The first instance of seeing artificial intelligence for most people may have been in 2011 when an IBM computer named Watson competed and blew away the competition on an episode of the television show “Jeopardy.”
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“We are certainly the world leader in AI and I believe unleashed that to the world.” Ginny Rometty, Chairman and CEO of IBM, said in an interview with FOX Business’ Maria Bartiromo at the World Economic Forum in Davos, Switzerland broadcast on Friday. “We won ‘Jeopardy’ with Watson and that is what made it accessible to everyone. We have really focused on applying AI to business.”
Rometty addressed the concerns raised recently that machines will eliminate jobs.
“I wish it wasn’t called artificial intelligence, augmented intelligence that is going to propel the world forward. We have to prepare because everyone’s job will change and how it’s done,” she said. “We all have a role to play in reskilling this world. This is an important reflection point in time for companies, but for the tech industries, society at large, it is our job to steward in these new technologies and guide them safely into the world.”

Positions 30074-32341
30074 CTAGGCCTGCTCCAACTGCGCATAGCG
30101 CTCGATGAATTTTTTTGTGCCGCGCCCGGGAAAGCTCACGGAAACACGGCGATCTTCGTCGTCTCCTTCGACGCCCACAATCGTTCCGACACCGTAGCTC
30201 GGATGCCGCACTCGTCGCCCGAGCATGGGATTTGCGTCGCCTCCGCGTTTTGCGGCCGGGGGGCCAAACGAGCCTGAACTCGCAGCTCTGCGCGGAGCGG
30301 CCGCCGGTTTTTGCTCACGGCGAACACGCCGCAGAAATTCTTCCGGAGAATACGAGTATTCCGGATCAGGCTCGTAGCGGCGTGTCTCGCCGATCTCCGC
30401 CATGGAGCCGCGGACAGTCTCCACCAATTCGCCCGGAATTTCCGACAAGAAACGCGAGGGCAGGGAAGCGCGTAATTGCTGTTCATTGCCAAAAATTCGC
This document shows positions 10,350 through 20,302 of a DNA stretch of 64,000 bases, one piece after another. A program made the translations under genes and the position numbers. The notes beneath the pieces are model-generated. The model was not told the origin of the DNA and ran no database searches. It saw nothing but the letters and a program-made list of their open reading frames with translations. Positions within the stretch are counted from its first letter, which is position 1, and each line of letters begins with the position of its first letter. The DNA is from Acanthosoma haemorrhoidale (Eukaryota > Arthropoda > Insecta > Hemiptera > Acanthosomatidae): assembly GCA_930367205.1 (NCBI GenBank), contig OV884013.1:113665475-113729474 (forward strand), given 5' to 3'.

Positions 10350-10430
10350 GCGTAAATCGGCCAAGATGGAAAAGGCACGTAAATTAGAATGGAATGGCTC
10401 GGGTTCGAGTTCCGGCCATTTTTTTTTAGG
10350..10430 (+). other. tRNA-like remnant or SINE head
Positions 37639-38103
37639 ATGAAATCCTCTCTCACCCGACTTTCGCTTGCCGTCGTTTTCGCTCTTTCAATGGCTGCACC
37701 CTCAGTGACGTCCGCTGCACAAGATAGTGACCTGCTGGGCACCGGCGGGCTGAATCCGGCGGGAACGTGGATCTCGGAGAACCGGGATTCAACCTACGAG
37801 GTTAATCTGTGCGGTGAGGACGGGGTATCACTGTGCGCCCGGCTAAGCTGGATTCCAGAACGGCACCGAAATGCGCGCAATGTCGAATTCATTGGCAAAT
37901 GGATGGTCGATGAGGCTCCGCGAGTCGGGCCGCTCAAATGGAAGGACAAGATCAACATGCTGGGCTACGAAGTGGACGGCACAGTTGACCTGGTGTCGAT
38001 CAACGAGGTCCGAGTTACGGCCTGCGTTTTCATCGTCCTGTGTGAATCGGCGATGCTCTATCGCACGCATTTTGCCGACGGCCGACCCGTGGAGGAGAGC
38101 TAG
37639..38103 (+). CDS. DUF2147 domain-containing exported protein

According to Rometty, “100 percent will change and if 100 percent will change, we have to prepare the world’s workers now.”
It was Watson that started IBM’s movement in health care.
“We will have treated over 100,000 patients now and Watson for Oncology is being rolling out around the world India, China, big take up,” Rometty said.
With the lifting of regulations under the Trump administration, Rometty says clients are now investing in more long-term projects.
“You see this blend between efficiency, which everyone continues to focus on, but now they are also investing to build what I would call foundational programs for the future,” she said.
Rometty says IBM has seen a complete repositioning of the company.
“Fifty percent of the portfolio is now new. Our cloud results top 3, 17 billion, grew 30 percent,” Rometty said. “All of our strategic initiatives, the new product services, those were 17 percent growth and now represent just shy of under 50 percent of the company.”